For the most part, Dog Days’ has been a collection of haphazard, disconnected events, recounting the activities and adventures of Shinku and his friends in Flonyard. And though some episodes conclude with some development taking place, such as the introduction of Adélaïde and Valério, the institution of Hero Crystals and Bright Power Gears, and now with Yuki’s newly acquired ability to swap bodies with anyone. But what is this all building to, why are we seeing these developments take place? With no structure plot apparent and the finale hastily approaching, the question quickly turns to ask, what is the point of everything that’s happened thus far in Dog Days’?
The plot of Dog Days’ is unique when compared to other anime. Whereas many anime depict a traditional story, a conflict with escalating action that hits a climax and then a resolution, Dog Days’ has no definable plot structure. Instead, each episode operates in this manner, so that the anime repeats this process cyclically on a per episode basis. While other anime have a conflict established and are working towards its resolution, either a baddie that needs to be defeated, a world that needs to be saved, or a romance that needs to be realized, Dog Days’ shows random adventures that lack a unified direction or purpose; they’re just fun ventures for the character to amuse themselves with. And though there could be some unrealized and underappreciated central storyline going on beyond ‘Shinku and friends on vacation in Flonyard’, it’s a pretty safe bet to say there’s no plot to Dog Days’. But still, even without any type of main storyline going on, there’s development going on in nearly every episode.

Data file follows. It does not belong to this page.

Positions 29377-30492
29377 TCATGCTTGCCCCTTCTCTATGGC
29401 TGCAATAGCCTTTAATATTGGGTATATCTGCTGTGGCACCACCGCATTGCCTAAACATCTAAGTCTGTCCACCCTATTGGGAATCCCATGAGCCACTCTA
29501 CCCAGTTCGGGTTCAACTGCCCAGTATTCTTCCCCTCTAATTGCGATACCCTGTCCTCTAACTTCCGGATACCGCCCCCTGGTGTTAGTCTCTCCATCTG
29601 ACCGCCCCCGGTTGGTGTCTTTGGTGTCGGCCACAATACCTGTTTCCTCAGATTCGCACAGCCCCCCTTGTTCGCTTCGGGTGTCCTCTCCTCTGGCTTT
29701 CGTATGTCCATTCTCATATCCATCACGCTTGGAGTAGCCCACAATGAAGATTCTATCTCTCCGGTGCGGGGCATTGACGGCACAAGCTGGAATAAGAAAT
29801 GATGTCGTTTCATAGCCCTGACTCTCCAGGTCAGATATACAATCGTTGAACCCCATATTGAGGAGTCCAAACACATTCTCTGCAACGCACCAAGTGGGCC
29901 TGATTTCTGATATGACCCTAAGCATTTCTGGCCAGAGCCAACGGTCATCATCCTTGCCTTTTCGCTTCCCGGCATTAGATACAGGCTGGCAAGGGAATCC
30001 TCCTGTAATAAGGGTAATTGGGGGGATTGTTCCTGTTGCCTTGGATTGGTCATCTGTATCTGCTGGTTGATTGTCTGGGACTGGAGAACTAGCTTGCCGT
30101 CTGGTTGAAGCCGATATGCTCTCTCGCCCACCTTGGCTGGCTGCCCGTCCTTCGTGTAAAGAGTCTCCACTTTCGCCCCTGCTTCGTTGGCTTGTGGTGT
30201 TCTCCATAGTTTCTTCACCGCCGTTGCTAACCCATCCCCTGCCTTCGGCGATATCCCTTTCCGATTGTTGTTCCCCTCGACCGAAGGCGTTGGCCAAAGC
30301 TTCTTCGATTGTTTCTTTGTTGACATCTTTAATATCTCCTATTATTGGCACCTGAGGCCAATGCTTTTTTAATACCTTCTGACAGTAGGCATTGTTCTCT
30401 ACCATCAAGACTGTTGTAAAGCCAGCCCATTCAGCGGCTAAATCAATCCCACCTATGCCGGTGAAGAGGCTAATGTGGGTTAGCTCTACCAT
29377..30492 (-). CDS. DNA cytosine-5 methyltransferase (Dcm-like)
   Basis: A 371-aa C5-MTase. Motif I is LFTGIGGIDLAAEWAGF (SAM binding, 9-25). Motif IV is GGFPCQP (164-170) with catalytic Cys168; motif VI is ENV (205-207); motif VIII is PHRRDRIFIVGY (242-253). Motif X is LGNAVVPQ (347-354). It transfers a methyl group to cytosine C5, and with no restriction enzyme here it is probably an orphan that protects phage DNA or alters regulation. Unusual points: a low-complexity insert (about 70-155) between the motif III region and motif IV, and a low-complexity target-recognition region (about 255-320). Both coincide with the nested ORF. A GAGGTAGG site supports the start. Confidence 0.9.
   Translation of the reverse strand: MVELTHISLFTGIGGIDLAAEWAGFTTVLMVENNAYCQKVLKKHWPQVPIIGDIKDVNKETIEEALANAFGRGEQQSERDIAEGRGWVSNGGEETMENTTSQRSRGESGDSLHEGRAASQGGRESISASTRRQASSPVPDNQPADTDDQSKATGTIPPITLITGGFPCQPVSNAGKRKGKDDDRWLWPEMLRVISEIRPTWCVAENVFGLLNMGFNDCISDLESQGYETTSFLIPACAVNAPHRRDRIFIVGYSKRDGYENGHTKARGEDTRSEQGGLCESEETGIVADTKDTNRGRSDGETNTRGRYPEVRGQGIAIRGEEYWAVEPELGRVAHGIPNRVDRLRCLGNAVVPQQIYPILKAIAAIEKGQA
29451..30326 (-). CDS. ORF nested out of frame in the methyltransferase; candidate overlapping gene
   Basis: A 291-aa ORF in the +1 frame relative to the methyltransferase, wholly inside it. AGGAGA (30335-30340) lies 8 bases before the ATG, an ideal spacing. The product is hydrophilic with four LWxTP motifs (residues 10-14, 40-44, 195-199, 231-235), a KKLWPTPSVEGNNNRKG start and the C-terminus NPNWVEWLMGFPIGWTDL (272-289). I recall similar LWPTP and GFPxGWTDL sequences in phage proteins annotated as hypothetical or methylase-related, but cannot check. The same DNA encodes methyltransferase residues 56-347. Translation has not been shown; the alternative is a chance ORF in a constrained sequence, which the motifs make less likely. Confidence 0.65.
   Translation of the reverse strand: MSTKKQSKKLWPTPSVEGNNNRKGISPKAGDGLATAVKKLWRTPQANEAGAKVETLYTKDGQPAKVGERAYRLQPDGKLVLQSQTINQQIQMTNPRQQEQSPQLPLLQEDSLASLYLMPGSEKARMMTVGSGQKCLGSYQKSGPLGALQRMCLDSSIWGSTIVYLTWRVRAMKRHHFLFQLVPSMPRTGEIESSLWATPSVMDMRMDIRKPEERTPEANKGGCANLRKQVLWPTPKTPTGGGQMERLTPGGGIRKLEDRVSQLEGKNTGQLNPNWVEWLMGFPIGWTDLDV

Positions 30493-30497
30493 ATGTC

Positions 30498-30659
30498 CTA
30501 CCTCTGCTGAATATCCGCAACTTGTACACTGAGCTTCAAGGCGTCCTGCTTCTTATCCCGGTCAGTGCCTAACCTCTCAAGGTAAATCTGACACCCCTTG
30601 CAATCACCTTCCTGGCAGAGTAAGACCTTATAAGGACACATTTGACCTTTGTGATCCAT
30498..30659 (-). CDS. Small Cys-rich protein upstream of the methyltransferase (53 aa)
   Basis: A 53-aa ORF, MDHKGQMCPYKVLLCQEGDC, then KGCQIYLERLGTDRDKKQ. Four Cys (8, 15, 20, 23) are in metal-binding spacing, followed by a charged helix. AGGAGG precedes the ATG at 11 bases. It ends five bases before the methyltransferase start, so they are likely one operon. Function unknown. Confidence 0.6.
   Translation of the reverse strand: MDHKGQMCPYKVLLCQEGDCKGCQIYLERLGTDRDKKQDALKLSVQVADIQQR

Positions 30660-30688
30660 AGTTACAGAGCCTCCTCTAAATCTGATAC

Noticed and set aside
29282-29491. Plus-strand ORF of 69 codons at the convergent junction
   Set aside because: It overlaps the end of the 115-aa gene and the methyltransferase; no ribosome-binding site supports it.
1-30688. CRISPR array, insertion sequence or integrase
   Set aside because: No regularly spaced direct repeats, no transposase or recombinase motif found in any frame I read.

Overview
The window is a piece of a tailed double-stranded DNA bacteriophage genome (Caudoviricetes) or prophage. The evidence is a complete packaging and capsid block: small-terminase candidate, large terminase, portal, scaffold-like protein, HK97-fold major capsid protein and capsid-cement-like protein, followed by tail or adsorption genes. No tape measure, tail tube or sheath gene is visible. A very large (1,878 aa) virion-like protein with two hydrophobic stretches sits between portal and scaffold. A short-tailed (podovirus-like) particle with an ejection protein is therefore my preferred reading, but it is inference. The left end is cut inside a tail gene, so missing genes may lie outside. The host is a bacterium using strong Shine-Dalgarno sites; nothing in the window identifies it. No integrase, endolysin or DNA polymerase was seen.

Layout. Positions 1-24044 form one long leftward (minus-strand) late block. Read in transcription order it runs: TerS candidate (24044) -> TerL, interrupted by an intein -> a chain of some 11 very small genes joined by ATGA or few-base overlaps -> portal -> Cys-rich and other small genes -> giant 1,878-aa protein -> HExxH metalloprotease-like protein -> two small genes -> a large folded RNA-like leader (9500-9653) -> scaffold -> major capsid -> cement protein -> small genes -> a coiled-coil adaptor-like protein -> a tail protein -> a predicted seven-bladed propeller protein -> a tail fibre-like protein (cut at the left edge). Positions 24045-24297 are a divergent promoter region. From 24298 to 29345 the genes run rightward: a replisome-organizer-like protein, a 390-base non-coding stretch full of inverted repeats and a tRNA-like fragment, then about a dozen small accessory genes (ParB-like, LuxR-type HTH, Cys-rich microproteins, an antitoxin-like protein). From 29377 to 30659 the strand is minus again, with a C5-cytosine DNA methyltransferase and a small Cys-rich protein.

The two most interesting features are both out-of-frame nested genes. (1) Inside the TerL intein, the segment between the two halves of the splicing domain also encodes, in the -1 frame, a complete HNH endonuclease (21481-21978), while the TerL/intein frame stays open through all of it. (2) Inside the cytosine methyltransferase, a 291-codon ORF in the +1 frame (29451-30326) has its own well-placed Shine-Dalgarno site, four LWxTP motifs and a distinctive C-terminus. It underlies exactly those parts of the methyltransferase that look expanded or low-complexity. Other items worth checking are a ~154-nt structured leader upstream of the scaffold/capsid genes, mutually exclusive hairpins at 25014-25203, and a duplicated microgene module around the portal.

Most of the episodes in this season of Dog Days’ have ended with some significant character or setting development, either expanding the role of its characters or inventing a new system for which to explain the world or introduce new fighting styles. Even once, it ended an episode with the introduction of two of the most powerful characters to ever grace the series. These advances are what you’d expect from an anime attempting to tell a story, one trying to use these events to emphasize growth as a means to overcome their conflict and achieve a resolution. But no, in Dog Days’, these developments rarely build off each other nor are they connected like sequential events in a story. They do serve some purposes and do appear from time to time (the Hero Crystals, the Bright Power Gears, etc.) but not as a means to overcome an obstacle in the story or to continue character or setting growth. You’d think there’ll be some final fight between something that requires all these developments but it doesn’t feel that way with no sense of a conflict or ending in place. But no, these progressions appear to be nothing more than bonuses to the series, features that make the fighting more exciting or the series more fun. So, is there any sort of a purpose or meaning toward anything happening in Dog Days’?